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October 30, 2018   |   Diesel Technology Forum

Policy Insider

Fuel Economy Fight – Diesel’s Role in the Fuel Economy Debate

Regardless of the outcome of the fuel economy debate, consumers will continue to have an increasing number of diesel options because of the 20-30 percent fuel economy advantage, long range driving capability and no-compromise on performance.


This week ended the public comment period on the proposed amendments to the U.S. EPA/NHTSA Corporate Average Fuel Economy Standards (CAFE).  EPA’s proposal seeks to modify the Obama Administration rule by maintaining the existing fuel economy standards (which rises to 37 mpg) by 2020 and then to freeze it at that level.  The next step is the review of comments and issuing a final rule. The outcome will play a large part in determining which fuels and technologies will power our vehicles in the future. 

What does this policy mean for future of diesel cars trucks and SUVs?

Regardless of the outcome of the fuel economy debate, consumers will continue to have an increasing number of diesel options because of the 20-30 percent fuel economy advantage, long range driving capability and no-compromise on performance. 

Currently there are 45 choices available representing a dozen brands, across most vehicle segments.  One indicator about the future for diesel can be found in the new vehicle introductions for 2019 where for the first time ever a diesel engine option will be available in each of the top selling vehicles - full size pickup trucks - for the first time ever – new engines from GM and Ford to compete with the successful RAM 1500 Ecodiesel – the pioneer of the full size pickup truck diesel space, along with the Nissan Titan HD with the Cummins diesel engine option.

Three major aspects intersect in the fuel economy debate:  proper alignment of desired policy outcomes; reducing greenhouse gas emissions with the market realities and all the factors that influence it, including consumer choice, fuel prices and the overall health of the economy.  Finally, the major influencing factor is a desire for a single national program, rather than a federal approach and California plus 13 states that have adopted California standards.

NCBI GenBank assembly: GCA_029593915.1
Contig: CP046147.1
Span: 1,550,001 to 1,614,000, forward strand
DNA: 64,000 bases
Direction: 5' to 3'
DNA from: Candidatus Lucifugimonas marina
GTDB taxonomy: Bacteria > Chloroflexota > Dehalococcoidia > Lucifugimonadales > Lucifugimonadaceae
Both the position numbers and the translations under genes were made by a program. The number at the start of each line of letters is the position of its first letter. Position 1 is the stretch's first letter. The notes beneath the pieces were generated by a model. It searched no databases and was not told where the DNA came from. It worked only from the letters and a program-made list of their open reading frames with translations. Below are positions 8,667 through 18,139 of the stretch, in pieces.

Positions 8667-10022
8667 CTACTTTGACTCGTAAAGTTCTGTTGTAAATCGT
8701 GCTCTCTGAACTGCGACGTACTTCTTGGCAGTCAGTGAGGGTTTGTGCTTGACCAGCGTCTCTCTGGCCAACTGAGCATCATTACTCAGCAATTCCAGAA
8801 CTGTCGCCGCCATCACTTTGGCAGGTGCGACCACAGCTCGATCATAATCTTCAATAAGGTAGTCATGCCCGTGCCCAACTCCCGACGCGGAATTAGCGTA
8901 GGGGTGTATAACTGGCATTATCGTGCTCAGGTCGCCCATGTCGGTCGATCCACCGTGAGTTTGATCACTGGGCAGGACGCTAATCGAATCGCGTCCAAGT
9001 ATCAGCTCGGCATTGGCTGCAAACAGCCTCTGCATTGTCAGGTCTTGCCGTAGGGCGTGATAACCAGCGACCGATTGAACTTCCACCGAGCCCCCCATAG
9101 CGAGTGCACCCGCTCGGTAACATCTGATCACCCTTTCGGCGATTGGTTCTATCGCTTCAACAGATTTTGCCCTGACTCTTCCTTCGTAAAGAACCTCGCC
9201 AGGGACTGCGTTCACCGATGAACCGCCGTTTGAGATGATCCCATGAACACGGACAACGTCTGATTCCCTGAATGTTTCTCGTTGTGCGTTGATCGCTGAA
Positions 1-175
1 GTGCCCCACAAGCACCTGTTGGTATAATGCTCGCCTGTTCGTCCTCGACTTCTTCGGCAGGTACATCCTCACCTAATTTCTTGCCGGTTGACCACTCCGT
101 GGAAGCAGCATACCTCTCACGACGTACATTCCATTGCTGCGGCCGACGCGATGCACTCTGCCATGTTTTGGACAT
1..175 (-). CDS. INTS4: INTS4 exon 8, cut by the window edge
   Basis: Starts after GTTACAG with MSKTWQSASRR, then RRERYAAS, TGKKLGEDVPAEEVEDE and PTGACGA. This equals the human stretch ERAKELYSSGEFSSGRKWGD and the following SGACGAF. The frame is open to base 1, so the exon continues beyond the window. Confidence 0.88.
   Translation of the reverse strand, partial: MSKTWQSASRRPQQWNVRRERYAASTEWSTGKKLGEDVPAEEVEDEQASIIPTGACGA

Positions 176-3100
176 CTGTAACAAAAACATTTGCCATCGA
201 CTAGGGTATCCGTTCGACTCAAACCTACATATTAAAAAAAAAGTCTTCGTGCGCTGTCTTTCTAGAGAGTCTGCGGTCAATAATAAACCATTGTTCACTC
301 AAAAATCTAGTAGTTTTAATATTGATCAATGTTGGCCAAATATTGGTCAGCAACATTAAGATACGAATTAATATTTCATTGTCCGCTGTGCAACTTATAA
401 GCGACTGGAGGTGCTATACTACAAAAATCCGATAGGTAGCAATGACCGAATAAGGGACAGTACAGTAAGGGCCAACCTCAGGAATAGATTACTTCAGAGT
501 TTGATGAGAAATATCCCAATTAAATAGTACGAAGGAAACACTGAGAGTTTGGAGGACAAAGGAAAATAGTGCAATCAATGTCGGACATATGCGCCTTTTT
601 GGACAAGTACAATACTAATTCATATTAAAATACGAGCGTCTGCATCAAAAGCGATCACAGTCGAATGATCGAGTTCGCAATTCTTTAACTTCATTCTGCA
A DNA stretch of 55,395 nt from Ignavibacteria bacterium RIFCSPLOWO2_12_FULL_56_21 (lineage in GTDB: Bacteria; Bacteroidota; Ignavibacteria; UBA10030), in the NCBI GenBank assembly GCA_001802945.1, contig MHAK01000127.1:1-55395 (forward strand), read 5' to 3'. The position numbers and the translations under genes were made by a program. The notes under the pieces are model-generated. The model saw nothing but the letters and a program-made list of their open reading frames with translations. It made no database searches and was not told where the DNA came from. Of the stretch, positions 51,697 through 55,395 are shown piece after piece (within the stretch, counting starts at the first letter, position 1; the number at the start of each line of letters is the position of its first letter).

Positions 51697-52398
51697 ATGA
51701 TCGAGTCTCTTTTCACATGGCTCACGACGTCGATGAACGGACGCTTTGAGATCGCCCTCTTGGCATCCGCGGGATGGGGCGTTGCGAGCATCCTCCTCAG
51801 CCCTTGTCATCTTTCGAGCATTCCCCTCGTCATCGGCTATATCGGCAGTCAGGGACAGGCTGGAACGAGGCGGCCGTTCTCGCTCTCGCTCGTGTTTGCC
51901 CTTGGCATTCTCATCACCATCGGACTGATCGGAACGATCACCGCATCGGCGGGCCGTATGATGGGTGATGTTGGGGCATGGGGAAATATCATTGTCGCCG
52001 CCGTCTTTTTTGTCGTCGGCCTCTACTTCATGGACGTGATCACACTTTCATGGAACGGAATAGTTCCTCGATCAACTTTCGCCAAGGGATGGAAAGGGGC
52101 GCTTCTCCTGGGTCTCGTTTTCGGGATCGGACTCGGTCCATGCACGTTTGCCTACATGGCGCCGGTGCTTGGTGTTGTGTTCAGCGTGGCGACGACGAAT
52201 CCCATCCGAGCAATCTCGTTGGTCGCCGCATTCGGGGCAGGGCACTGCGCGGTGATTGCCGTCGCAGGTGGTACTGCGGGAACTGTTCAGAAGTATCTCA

The reality of the U.S. consumer market is a major point of contention driving change in the rules. The original Obama Administration standard assumed at the time that two thirds of vehicles sold would be cars and one-third SUVs and light trucks.  The market reality however is almost reversed - with the greatest demand for larger vehicles. Full size pickup trucks from GM, RAM and Ford are the top selling vehicles in America month after month. 

Reducing greenhouse gas emissions from the transportation sector – now the largest sector of CO2 emissions, is a goal automakers share with others.  The question is how best to get there and produce efficient, affordable vehicles that consumers actually want to buy.

So while there are no specifics in the proposed rule targeting diesel, it is clear that the diesel options for U.S. consumers are in the mix in the marketplace, have been successful even without more aggressive fuel economy mandates. Manufacturers are investing significant resources into electrification, hopeful that the consumer demand for fully electric vehicles strengthens. And, there is the rational view that the internal combustion engine is going to continue to power the majority of all personal vehicles for decades to come.



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Key Contact

Ezra Finkin
Director, Policy
efinkin@dieselforum.org
301-668-7230

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